He studied Icelandic sagas, the Koran, ancient Chinese stories, and an ancient Hebrew version of the Bible. Of Hindu Vedic hymns, he wrote: “These hymns, of more than ten thousand lines, are brimming with descriptions of the heavens. Scarcely any subject is evoked more frequently. The sun and reddening dawn’s play of colour, day and night, cloud and lightning, the air and ether, all these are unfolded before us, again and again… but there is one thing no one would ever learn from these ancient songs… and that is that the sky is blue.”

There was no blue.'

"Geiger looked to see when “blue” started to appear in languages and found an odd pattern all over the world.

Every language first had a word for black and for white, or dark and light. The next word for a colour to come into existence — in every language studied around the world — was red, the colour of blood and wine.

After red, historically, yellow appears, and later, green (though in a couple of languages, yellow and green switch places). The last of these colours to appear in every language is blue.

The only ancient culture to develop a word for blue was the Egyptians — and as it happens, they were also the only culture that had a way to produce a blue dye."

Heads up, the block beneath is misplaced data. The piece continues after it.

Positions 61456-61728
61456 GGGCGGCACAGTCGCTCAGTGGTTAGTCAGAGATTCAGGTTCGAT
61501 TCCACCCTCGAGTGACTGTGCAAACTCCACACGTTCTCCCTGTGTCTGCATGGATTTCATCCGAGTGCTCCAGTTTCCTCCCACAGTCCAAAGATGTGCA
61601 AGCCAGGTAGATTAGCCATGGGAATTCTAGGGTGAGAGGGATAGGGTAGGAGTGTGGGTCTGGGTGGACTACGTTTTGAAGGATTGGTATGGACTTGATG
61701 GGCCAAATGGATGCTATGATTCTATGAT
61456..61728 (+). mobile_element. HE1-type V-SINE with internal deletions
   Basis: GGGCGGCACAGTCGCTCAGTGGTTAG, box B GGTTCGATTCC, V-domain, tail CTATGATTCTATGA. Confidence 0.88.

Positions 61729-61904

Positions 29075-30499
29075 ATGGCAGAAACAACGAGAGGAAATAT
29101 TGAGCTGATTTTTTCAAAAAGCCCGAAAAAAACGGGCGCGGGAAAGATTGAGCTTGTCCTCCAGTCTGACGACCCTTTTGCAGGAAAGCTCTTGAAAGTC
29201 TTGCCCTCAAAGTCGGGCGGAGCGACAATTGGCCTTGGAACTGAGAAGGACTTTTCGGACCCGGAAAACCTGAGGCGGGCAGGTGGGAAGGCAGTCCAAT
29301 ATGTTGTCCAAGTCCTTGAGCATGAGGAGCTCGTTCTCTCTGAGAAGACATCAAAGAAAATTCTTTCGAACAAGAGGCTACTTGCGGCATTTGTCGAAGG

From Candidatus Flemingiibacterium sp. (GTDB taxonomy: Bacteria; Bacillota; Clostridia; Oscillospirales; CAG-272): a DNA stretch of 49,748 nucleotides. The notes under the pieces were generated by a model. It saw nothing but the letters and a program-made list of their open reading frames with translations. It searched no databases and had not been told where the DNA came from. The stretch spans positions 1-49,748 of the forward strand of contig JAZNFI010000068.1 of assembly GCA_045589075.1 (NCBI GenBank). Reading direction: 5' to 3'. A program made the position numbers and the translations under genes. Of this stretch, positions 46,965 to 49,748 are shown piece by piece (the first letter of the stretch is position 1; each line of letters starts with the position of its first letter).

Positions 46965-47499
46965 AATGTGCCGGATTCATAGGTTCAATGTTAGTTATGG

"Was blue invisible to the ancients?

Not having words for blue, scientists had to consider that maybe ancient people didn’t see the color, thus not having descriptors for it. Were ancient people’s eyes different from ours? Why didn’t people see blue? It is not known exactly what was going through Homer's mind when he described the “wine-dark” sea, but ancient people definitely had the same optical biology and capability to see blue that we do today. But do we really ‘not see’ things if we don't have words for them? The answer is no. Because there was no ‘blue’ as a category of color in the way that we define it, the color wasn't distinguished from green."

"So before we had a word for it, did people not naturally see blue?